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fatty-foodsA hormone released during the digestion of certain fats triggers long-term memory formation in rats, a new study says.

“Researchers found that administering a compound produced in the small intestine called oleoylethanolamide (OEA) to rats improved memory retention during two different tasks.

“When cell receptors activated by OEA were blocked, the animals’ performance decreased.

“Though the study involved rats, OEA’s effects should be similar in other animals, including humans, said study team member Daniele Piomelli, a neuroscientist at the University of California, Irvine.” (more @ National Geographic)

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The presence of many lethal genetic diseases affecting the brain among Ashkenazi Jews may also increase their intelligence – so say Gregory Cochran (bottom), a physicist and genetics buff, and geneticist Henry Harpending (top), authors of the recently published, The 10,000 Year Explosion: How Civilization Accelerated Human Evolution.

From the Los Angeles Times:

“The biological basis for intelligence can be a thankless arena of inquiry. The authors of ‘The Bell Curve’ were vilified 15 years ago for suggesting genes played a role in IQ differences among racial groups.

“But Cochran, 55, and Harpending, 65, say there’s no question that as a whole, Ashkenazi Jews — those of European descent — have an abundance of brain power. (Neither man is Jewish.)

“Psychologists and educational researchers have pegged their average IQ at 107.5 to 115. That’s only modestly higher than the overall European average of 100, but the gap is large enough to produce a huge difference in the proportion of geniuses. When a group’s average IQ is 100, the percentage of people above 140 is 0.4%; when the average is 110, the genius rate is 2.3%.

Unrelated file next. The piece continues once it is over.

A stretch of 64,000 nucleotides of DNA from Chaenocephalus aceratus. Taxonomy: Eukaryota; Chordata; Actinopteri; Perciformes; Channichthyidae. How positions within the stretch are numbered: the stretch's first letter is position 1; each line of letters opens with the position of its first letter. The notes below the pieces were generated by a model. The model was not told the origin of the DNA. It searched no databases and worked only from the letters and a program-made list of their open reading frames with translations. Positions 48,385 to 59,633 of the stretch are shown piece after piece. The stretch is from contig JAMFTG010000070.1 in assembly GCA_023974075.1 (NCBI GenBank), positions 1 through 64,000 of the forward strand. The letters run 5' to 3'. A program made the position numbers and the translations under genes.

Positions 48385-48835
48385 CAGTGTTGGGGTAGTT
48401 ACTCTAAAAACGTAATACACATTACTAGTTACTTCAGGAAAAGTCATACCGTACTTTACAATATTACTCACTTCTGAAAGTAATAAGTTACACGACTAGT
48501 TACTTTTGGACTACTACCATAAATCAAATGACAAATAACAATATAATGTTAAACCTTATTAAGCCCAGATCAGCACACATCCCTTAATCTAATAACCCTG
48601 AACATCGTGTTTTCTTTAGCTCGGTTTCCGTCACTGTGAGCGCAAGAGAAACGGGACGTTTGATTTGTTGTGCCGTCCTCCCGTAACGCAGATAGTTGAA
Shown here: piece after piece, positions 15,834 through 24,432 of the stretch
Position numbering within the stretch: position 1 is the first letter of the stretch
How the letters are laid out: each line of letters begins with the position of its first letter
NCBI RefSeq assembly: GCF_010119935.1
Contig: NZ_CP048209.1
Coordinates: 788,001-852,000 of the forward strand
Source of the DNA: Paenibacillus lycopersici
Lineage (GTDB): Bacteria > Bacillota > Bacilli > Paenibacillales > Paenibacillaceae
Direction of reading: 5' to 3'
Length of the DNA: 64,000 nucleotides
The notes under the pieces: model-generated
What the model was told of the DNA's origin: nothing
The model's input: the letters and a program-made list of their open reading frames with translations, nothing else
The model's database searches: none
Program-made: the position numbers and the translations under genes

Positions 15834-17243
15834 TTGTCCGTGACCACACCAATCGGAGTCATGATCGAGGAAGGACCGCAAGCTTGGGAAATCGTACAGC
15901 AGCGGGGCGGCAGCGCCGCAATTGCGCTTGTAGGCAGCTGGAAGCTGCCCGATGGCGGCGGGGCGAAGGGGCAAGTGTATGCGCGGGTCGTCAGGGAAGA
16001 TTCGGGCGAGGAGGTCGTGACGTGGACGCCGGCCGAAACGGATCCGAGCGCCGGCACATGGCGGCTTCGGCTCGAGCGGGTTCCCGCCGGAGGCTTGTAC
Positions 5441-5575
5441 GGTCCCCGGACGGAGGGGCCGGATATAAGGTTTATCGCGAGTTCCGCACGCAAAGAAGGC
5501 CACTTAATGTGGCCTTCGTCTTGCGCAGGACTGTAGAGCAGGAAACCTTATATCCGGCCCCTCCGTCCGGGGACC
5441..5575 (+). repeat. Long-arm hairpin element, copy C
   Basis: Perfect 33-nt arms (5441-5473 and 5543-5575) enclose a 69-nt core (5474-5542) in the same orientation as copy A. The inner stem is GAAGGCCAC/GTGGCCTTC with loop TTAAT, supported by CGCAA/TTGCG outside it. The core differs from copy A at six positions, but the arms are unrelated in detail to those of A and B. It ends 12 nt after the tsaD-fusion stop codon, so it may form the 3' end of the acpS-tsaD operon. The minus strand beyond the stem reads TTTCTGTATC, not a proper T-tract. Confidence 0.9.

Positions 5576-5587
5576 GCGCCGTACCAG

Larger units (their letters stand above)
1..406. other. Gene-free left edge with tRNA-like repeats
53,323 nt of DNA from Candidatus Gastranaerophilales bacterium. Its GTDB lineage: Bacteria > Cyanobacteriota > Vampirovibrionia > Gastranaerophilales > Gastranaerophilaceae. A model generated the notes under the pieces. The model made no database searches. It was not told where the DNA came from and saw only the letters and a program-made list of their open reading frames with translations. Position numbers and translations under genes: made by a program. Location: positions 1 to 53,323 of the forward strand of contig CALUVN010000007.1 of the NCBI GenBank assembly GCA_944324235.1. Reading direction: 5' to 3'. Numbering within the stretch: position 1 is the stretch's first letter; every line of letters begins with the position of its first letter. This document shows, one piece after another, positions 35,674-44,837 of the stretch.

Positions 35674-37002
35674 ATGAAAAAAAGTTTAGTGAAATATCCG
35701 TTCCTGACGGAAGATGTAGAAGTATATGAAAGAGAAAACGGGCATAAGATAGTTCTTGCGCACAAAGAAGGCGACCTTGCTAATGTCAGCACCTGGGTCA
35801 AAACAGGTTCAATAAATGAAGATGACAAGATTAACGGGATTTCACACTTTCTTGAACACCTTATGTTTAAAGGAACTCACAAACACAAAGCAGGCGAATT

“Though Jews make up less than 3% of the U.S. population, they have won more than 25% of the Nobel Prizes awarded to American scientists since 1950, account for 20% of this country’s chief executives and make up 22% of Ivy League students, the pair write.” (more @ LA Times)

RelatedAre Jews Smarter?

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neurotic-states[Living part-time in Brooklyn, New York and part-time in Northampton, a college town in western Massachusetts, I am unsurprised by the findings that the northeastern states are among the most neurotic, as well as among the most open, “openness” reflected by “curiosity, intellect, and creativity at the individual level.”]

From “The Geography of Personality”:

Neuroticism is characterized by ‘anxiety, stress, impulsivity, and emotional instability and is related to antisocial behavior, poor coping, and poor health.’ Unsurprisingly, the study found that highly neurotic states had lower rates of exercise, higher rates of disease, and a shorter life expectancy. In these states, people are less likely to join clubs and spend time with friends. The geographic clustering of neuroticism is strong: it’s prevalent in the Northeast and much of Appalachia, and, for some reason, in the states of the lower Mississippi Valley. The West is decidedly less neurotic than the East, you may be unsurprised to hear.

(More @ The Map Scroll, including maps charting the geographical variations of  the big five” personality traits: Extraversion, Agreeableness, Conscientiousness, Neuroticism, and Openness.)

Related: A Theory of the Emergence, Persistence, and Expression of Geographic Variation in Psychological Characteristics

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vasectomy“It is too early to proclaim a bona fide trend in elective sterilization, because no organization regularly tracks the number of vasectomies performed on an annual or even a monthly basis. The most recent comprehensive data come from a study published in The Journal of Urology in 2006, which estimated that about 527,000 vasectomies were performed in this country each year.

“But the recent anecdotal data, if they hold, would have a historical parallel in the Great Depression, when the birth rate fell sharply.” (more @ NY Times)